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- Debt consolidation loans may not be the best option for every financial situation.
- Balance transfer credit cards, home equity loans and home equity lines of credit (HELOCs) are ways to consolidate that may be less expensive in some cases.
- Debt settlement and bankruptcy are costly options both in terms of money and financial health, and should be carefully researched.
Debt consolidation loans are personal loans used to merge high-interest debts such as credit cards, payday loans or other bills into a brand new fixed-rate loan. After you receive the funds from this loan, they are used to pay off your other debts.
But debt consolidation loans aren’t for everyone. There are several debt consolidation loan alternatives for people who may not qualify for a debt consolidation loan or those looking for rock-bottom interest rates.
Debt consolidation loan alternatives
A debt consolidation loan is not right for everyone. Because debt consolidation loans are unsecured personal loans, lenders may have tighter eligibility requirements, or may not be large enough for the types of debt you’re trying to consolidate.
Balance transfer credit card
A balance transfer card allows you to transfer debt from other credit cards — usually credit cards from other companies only — or use a balance transfer check to combine other forms of debt at a 0 percent interest rate. This low promotional rate period typically lasts from 12 to 21 months, and a good to excellent credit score is needed for approval.
Once the introductory period ends, you’ll be responsible for paying the card’s standard interest rate on the remaining balance. Additionally, most cards will charge you a balance transfer fee on the total amount you transfer, typically from 2 to 5 percent.
Best for small debts
A balance transfer credit card is good for those who have a small amount of debt that can be paid off completely during the card’s 0 percent APR introductory period. Balance transfer cards are also a smart choice for disciplined consumers who will not get into deeper debt with a new credit card.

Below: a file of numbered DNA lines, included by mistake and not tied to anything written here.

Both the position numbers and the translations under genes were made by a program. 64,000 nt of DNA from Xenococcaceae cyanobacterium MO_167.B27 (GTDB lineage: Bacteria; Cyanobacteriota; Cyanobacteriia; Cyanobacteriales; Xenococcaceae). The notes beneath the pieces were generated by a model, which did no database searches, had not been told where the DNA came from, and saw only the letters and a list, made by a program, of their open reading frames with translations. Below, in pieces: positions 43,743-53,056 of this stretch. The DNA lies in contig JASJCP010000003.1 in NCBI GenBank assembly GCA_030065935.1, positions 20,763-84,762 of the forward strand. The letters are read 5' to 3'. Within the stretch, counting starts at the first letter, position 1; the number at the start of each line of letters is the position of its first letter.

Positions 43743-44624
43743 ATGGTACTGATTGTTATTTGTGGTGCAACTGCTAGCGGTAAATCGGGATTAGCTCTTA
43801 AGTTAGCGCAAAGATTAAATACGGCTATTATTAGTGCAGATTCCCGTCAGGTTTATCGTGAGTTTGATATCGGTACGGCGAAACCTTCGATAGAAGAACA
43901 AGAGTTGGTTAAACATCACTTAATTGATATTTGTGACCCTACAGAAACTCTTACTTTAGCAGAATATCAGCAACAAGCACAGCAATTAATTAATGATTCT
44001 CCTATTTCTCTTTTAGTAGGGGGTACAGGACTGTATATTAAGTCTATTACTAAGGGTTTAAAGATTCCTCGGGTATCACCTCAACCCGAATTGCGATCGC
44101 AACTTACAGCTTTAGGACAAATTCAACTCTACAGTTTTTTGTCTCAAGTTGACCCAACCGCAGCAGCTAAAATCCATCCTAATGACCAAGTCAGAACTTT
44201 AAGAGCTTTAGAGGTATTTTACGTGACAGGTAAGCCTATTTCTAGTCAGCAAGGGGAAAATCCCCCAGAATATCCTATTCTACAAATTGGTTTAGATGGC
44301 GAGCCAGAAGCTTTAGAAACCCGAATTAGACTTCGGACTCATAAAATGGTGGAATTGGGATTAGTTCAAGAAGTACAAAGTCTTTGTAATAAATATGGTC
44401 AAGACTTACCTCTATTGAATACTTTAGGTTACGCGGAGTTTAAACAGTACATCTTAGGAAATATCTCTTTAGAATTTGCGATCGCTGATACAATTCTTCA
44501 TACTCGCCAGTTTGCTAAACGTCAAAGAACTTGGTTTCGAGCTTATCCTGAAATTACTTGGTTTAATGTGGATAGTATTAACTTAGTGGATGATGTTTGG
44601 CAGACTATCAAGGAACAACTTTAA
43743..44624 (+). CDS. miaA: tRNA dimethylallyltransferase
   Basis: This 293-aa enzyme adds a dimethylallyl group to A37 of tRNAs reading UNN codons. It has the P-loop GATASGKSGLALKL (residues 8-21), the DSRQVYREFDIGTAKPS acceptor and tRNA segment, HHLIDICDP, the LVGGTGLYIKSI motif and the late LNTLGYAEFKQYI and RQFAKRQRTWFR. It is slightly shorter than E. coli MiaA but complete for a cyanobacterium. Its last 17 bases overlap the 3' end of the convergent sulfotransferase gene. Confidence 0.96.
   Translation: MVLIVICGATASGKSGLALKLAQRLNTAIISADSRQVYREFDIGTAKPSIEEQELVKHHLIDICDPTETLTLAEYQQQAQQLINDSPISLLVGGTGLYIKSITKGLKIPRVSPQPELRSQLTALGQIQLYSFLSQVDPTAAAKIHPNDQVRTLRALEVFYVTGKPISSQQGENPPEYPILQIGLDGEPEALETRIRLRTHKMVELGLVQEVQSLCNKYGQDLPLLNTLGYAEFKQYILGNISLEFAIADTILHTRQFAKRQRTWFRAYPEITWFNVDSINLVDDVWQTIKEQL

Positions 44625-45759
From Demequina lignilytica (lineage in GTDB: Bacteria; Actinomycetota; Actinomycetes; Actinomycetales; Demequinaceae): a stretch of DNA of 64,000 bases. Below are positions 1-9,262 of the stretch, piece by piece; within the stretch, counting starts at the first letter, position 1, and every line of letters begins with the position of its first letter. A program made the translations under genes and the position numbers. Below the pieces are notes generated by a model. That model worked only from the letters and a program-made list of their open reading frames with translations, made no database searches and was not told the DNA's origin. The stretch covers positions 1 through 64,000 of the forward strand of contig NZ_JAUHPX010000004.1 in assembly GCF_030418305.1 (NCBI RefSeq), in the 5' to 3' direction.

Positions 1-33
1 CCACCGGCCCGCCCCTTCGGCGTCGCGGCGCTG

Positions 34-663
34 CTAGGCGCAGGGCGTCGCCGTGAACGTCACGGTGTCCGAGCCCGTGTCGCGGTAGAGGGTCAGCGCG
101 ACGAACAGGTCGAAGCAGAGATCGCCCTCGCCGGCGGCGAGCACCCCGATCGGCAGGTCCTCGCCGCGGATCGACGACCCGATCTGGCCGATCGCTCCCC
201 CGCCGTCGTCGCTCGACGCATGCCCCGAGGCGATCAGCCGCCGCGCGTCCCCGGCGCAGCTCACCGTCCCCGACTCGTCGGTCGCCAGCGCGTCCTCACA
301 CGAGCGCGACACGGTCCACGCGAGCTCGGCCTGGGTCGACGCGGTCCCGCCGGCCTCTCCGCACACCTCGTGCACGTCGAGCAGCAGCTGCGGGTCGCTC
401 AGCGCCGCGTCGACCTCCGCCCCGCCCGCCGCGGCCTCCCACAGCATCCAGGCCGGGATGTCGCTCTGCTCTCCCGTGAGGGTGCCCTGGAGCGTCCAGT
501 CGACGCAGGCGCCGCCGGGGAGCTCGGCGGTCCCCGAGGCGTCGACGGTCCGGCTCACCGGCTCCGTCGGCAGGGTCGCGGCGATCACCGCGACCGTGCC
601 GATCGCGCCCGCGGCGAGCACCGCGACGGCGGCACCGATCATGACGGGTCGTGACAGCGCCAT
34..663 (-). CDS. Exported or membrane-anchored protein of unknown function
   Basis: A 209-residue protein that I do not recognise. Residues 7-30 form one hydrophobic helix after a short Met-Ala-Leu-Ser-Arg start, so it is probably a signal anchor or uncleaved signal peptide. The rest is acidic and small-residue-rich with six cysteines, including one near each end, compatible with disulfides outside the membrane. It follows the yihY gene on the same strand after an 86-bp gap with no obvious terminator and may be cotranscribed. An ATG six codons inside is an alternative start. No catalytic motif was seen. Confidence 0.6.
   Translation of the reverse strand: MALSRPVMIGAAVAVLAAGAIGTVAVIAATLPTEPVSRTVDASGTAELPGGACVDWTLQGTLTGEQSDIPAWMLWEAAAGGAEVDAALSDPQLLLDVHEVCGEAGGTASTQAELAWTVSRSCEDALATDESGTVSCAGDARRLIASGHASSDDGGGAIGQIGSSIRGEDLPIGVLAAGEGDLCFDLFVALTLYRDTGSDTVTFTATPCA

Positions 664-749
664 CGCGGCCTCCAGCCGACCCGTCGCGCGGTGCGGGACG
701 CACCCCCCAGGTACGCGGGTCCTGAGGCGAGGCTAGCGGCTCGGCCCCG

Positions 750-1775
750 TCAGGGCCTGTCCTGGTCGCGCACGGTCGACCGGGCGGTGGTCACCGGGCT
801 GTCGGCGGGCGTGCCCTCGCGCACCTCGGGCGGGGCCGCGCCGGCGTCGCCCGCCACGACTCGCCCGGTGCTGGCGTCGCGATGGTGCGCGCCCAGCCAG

Home equity loan or HELOC
Home equity loans and HELOCs allow you to borrow against the equity in your home. While a home equity loan has fixed monthly payments at a fixed interest rate, a HELOC works like a credit card and has a variable interest rate. Both can be used to consolidate high-interest debt, but you’ll risk losing your home if you can’t pay them back.
Also, both require that you have a certain amount of equity in your home. Compared with debt consolidation loans, home equity loans and HELOCs often have longer repayment periods, larger loan amounts and lower interest rates.
Best for budget-minded individuals
Home equity loans tend to be best for borrowers seeking to cover significant costs and who know exactly how much money is required. HELOCs are a better option if you need flexibility in the amount of money you’re borrowing.
A cash-out refinance replaces your existing mortgage with a brand-new one that’s larger than your current outstanding balance. You can withdraw the difference between the two balances and use it to improve your home or consolidate debt. As with using a home equity loan or HELOC, you’ll risk losing your home if you can’t repay your new loan.
Best for those with less-than-perfect credit
Borrowers with a less than optimal credit score may have a better chance of getting approved for a cash-out refinance than some of the other alternatives to debt consolidation loans.
Debt settlement occurs when you negotiate with your lender to pay a lower amount than what’s owed to satisfy the debt. You can negotiate with the debtor yourself or pay a fee to a debt settlement company or lawyer to negotiate on your behalf. Even if you, a lawyer or a company successfully negotiates a settlement, your credit score may take a hit.
Best for those who have exhausted all other options
Debt settlement should generally be one of your last resorts. It will impact your credit negatively for a time, and the settlement companies typically charge fees. And there’s no guarantee a settlement will be negotiated. However, this may be a good choice if you have exhausted other options.
Filing for bankruptcy involves going to a federal court to discharge your debts or reorganizing them to give you time to pay them off. Although you can discharge your medical debt, personal loans and credit card debt in bankruptcy, it’s incredibly difficult to discharge student loans and tax debt.
Before you choose this alternative, keep in mind that your credit score will suffer a major blow; it may take years for it to recover.
Best for those who have exhausted all other options
If you’re looking for a fresh start, bankruptcy may make sense. However, if you use this approach, it’s best to commit to paying your bills on time moving forward, establishing a budget and avoiding the habits that got you into significant debt.
While using a debt consolidation loan to merge your high-interest debt can make sense financially if you can secure a lower interest rate, it’s not your only option. In some cases, choosing an alternative route can be a better choice. For example, you might be able to secure a lower rate by taking out a home equity loan since it’s a secured loan backed by your home.
However, knowing the risks of choosing such an alternative is also important. Shop different options and compare the interest rates, repayment terms and trade offs you’ll make with each one to calculate how much you’ll actually save before proceeding.